Quantitative data are presented as mean (standard deviation). Statistical differences were determined by using nonparametric tests. Cerebrospinal fluid (CSF) biomarker concentrations are INNOTEST ELISA-normalized Luminex AlzBio3 (Innogenetics, Gent, Belgium) values. aCompared with patients with mild cognitive impairment (MCI) or controls, P <0.001. bCompared with patients with MCI, P = 0.001. cCompared with controls, P = 0.02. AD, Alzheimer's disease; MMSE, mini-mental state examination.

                Tau levels in plasma were significantly higher in AD patients compared with both controls and MCI patients (Figure 1a). MCI patients who developed AD during follow-up had tau levels similar to those of patients with stable MCI and cognitively normal controls (Figure 1b). There was no correlation between tau levels in plasma and CSF in any diagnostic group (Figure 1c).
                http://static-content.springer.com/image/art%3A10.1186%2Falzrt163/MediaObjects/13195_2013_139_Fig1_HTML.jpg
                Figure 1

                Elevated tau levels in plasma from patients with Alzheimer's disease (AD). (a) Plasma levels of tau are elevated in patients with AD compared with cognitively normal controls and patients with mild cognitive impairment (MCI). (b) MCI patients who developed AD (MCI-AD) during follow-up had baseline tau levels similar to those of patients with stable MCI (SMCI). (c) There was no correlation between tau levels in plasma and cerebrospinal fluid (CSF) in any diagnostic group. Thin horizontal lines in panels (a) and (b) indicate medians. A nonparametric Kruskal-Wallis test followed by Mann-Whitney was performed to test for statistical significance. Spearman's rank correlation coefficient was used to assess the relationship between plasma and CSF tau concentrations in panel (c), where open circles, gray squares, and black triangles represent AD, MCI, and controls, respectively.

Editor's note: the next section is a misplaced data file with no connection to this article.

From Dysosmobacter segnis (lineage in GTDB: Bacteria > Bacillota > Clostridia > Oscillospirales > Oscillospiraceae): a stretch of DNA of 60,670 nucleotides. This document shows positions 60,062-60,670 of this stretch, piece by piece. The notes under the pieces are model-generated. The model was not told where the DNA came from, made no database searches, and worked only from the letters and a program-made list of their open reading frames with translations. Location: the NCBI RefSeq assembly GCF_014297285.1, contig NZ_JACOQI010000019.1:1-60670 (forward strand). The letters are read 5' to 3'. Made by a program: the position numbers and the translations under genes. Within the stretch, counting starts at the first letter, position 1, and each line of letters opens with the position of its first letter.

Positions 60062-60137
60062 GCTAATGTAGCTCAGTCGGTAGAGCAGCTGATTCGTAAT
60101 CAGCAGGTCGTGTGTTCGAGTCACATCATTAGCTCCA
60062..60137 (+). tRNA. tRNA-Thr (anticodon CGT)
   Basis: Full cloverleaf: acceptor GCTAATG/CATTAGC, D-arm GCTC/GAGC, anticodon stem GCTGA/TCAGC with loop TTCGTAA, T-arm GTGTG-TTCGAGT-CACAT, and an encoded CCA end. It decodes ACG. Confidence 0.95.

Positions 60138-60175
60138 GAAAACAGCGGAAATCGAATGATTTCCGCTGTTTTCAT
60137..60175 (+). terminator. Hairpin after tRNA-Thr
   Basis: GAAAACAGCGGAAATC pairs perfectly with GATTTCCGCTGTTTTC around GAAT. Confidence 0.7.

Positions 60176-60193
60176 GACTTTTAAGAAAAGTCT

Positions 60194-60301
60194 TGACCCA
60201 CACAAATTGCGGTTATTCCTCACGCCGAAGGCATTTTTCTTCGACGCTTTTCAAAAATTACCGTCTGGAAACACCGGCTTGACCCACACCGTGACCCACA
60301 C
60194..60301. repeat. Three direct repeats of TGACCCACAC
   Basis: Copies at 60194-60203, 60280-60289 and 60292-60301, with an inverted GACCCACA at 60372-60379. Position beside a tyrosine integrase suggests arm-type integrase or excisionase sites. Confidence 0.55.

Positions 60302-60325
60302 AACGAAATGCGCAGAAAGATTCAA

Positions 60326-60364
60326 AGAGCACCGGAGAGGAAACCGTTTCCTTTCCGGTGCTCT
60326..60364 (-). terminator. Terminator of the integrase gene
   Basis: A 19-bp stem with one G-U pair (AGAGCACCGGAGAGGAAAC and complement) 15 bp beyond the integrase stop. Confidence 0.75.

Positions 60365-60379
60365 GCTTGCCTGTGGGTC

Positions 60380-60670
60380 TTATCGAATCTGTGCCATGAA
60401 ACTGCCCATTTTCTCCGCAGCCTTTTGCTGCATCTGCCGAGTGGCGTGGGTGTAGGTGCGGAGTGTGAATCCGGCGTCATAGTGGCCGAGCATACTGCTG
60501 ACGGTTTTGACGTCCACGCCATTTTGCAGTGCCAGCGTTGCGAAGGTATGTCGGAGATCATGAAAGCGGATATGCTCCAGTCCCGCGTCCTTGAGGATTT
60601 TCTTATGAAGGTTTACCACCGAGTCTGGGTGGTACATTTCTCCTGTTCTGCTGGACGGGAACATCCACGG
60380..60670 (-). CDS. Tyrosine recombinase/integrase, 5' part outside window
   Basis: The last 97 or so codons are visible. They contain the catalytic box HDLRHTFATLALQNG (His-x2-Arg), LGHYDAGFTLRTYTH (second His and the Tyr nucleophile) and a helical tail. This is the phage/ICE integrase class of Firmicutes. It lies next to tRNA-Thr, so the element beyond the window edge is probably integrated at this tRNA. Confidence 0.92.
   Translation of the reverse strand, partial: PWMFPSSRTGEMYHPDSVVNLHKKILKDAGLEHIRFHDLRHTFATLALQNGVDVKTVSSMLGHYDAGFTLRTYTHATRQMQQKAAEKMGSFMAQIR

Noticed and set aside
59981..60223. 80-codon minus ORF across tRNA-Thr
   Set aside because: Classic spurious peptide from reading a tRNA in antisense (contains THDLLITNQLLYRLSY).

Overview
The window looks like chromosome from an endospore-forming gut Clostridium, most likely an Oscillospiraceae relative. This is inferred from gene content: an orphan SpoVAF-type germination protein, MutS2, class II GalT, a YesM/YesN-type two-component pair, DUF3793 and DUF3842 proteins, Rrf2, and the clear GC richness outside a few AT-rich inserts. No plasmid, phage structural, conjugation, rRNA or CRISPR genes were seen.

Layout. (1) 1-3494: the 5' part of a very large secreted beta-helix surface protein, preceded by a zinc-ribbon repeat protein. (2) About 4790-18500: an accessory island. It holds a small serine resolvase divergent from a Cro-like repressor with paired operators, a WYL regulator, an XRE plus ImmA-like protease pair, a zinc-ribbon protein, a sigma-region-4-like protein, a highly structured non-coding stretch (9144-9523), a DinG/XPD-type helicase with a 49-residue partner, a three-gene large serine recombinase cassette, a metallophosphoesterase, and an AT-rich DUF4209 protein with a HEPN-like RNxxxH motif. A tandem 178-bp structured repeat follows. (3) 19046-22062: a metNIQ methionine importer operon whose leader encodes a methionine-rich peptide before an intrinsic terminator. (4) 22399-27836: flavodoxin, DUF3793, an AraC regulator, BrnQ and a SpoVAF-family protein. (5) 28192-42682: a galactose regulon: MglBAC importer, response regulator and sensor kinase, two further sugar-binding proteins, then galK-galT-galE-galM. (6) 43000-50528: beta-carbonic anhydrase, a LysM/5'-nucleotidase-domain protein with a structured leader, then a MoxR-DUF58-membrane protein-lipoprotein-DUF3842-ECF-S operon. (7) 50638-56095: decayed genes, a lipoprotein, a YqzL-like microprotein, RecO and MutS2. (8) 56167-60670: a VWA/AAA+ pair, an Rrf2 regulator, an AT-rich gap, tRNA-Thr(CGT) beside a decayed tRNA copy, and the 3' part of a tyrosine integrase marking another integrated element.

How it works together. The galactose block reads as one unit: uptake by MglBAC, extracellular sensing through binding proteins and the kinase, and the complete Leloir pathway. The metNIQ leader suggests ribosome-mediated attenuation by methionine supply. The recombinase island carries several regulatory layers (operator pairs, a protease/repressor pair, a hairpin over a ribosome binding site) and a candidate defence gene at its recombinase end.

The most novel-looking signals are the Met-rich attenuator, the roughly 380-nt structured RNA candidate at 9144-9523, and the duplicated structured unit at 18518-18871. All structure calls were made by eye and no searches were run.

The results of this study have several important implications. First, plasma tau levels are elevated in AD but with overlapping ranges across diagnostic groups. This overlap diminishes the utility of plasma tau as a diagnostic test. However, further studies are needed to evaluate plasma tau as a first-in-line screening tool (for example, in the primary care setting and perhaps together with other markers in a biomarker panel). Second, normal plasma tau levels in the MCI stage of AD suggest that plasma tau is a late marker, requiring substantial axonal injury before increasing to abnormal levels. In this context, other neurodegenerative diseases (for example, Creutzfeldt-Jakob disease) as well as acute conditions (for example, stroke and brain trauma) should be tested. Third, the lack of correlation of tau levels in plasma and CSF suggests that steady-state concentrations of tau in these two body fluids are differentially regulated. In our earlier study of patients with hypoxic brain injury following cardiac arrest, tau was rapidly (within 24 hours) cleared from blood in patients with good neurological outcome [2], indicating potent clearance mechanisms for this marker in the bloodstream. This may obscure any correlation with CSF tau levels, which stay elevated for weeks following an acute neurological insult [6].

                Abbreviations

                AD: 

                Alzheimer's disease

                CSF: 

                cerebrospinal fluid

                MCI: 

                mild cognitive impairment.

                Declarations

                Acknowledgements

                This study was funded by grants from Swedish Brain Power, the Swedish Research Council, the Wolfson Foundation, the Alzheimer's Association, the JPND Project BIOMARKAPD, Swedish State Support for Clinical Research, the Swedish Brain Fund, the Alzheimer Foundation of Sweden, and the Dementia Association of Sweden.

                Authors’ Affiliations

                (1)
                Clinical Neurochemistry Laboratory, Institute of Neuroscience and Physiology, Department of Psychiatry and Neurochemistry, the Sahlgrenska Academy at the University of Gothenburg
                (2)
                UCL Institute of Neurology
                (3)
                Quanterix Corporation
                (4)
                Clinical Memory Research Unit, Clinical Sciences Malmö, Lund University

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                Copyright

                © BioMed Central Ltd 2013